My Year Abroad: James Cashmore
"The opportunity to live abroad and improve my languages in a practical way, has always been a major part of why I chose this course. Having lived here in Austria for almost 5 months now, I can safely say that even with Coronavirus my time here has been nothing short of incredible."
Report by James Cashmore (BA German, Russian, Dutch)
"I think I’ve been very lucky to have met the people I’ve met here; without them I don’t think my experience would have been nearly as good. From the cleaner in the Lehrlingsheim, which was home for the first two months, to the other assistants here in Carinthia and everyone in between, I feel as though I have made friends and connections that I can reach out to in the years to come.
Despite the lockdowns, the travel restrictions, and all of the frustrations that accompany all of that, I’ve still managed to visit Munich, Vienna and countless mountain-top castles. As the lockdown eases, my friends and I are hoping to visit Venice in March. Austria is a beautiful country, sometimes I don’t think the Austrians know how lucky they are! The location of the country is perfect to go and visit other places around Europe, but there’re so many hidden gems within Austria itself that you can easily spend your days trekking through the alpine forests or exploring nearby cities.
I’ve never been a particularly shy person, but I wouldn’t describe myself as a confident person either. One of the things that I wanted to take back from my year abroad was a sense of genuine confidence. With this in mind, I always try to do the 'hard' thing and not fall back on what’s easy or what I’m used to. Doing most things in a language that isn’t your mother tongue makes life a bit more of a challenge. For a 20-year old living abroad for the first time without a full grasp of the language, I definitely ventured out of my comfort zone. I feel as though I have learned a lot from my time here. I feel much more confident speaking German, even if I do sound weird and my listening skills have improved tenfold thanks to the delightful Carinthian dialects. Most importantly perhaps, I feel a lot more confident in myself.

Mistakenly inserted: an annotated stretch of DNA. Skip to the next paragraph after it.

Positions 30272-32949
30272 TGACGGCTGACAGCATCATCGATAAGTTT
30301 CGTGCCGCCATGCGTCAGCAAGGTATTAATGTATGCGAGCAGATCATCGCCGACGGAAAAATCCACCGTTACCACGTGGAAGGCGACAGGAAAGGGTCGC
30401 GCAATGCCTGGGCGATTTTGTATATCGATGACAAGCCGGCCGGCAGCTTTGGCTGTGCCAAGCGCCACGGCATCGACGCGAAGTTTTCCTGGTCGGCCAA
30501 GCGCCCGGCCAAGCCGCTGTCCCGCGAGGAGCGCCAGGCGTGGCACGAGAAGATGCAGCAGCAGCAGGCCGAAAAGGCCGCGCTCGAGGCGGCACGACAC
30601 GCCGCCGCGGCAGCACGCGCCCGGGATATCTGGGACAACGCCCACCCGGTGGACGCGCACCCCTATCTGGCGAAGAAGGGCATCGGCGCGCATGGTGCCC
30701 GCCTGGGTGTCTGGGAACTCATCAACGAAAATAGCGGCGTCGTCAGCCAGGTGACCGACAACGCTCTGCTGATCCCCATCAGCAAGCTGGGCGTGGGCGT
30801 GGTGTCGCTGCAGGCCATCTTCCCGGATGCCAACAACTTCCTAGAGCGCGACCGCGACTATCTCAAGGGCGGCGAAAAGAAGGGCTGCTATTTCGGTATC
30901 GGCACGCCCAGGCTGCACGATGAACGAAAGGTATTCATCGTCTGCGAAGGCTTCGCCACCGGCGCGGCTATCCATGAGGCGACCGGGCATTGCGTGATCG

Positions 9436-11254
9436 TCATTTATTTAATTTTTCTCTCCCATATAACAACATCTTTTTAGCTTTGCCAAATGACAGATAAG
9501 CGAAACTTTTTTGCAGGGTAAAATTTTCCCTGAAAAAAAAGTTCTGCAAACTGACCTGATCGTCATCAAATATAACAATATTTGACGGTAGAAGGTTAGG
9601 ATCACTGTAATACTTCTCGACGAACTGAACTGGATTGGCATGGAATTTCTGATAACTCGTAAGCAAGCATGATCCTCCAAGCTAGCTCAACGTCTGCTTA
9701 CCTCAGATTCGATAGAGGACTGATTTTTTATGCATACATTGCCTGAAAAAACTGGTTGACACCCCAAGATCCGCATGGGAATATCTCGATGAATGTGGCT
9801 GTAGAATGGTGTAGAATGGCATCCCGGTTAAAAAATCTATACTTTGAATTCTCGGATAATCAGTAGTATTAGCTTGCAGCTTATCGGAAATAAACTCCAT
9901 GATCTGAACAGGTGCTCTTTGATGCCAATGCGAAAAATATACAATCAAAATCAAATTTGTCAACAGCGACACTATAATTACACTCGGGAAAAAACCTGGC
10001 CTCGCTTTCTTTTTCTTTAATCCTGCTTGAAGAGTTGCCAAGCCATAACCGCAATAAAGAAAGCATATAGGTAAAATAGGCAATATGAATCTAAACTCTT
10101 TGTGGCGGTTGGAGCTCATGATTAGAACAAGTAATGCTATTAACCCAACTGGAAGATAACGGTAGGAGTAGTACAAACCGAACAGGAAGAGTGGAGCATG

When I look back to when I got here, getting off the train in a tiny little town nestled in the Austrian alps, to where I am now I feel a sense of achievement.
Reporting on his Third Year Abroad in Klagenfurt, Austria
Working as a language assistant in Austria has been a real joy. My teachers are all really nice and supportive and we have developed good working relationships even though most of the work we have done together has been online! The role has required me to act as a bit of a middle man between the students and the teachers, something which I found fairly easy to slip into. In all honesty though, experiences fluctuate from teacher to teacher. On some occasions I have quite simply been a dictionary, on other occasions teachers have paraded me around the school - which can be fairly awkward. As I’ve gotten to know the teachers a bit more, they’ve given me more responsibilities and other types of work such as proofreading and translating the school brochure and also more mundane stuff like giving feedback on the students’ work. I would genuinely recommend working as a language assistant, it has allowed me to live a very comfortable life here in terms of how much time I have off, how much I get paid for what I do, and also the friends that I have made because of the job.
When I look back to when I got here, getting off the train in a tiny little town nestled in the Austrian alps, to where I am now I feel a sense of achievement. By no means do I feel like an Austrian, but I do feel as though I have built some sort of a life for myself here over the last five months. Now as I am nearing the end of my time here in Austria, I can’t help but feel a bit sad and nostalgic that it’s all flown by so quickly. For that I can be grateful, because that’s the only evidence I need to tell me what a great experience I’ve had here."
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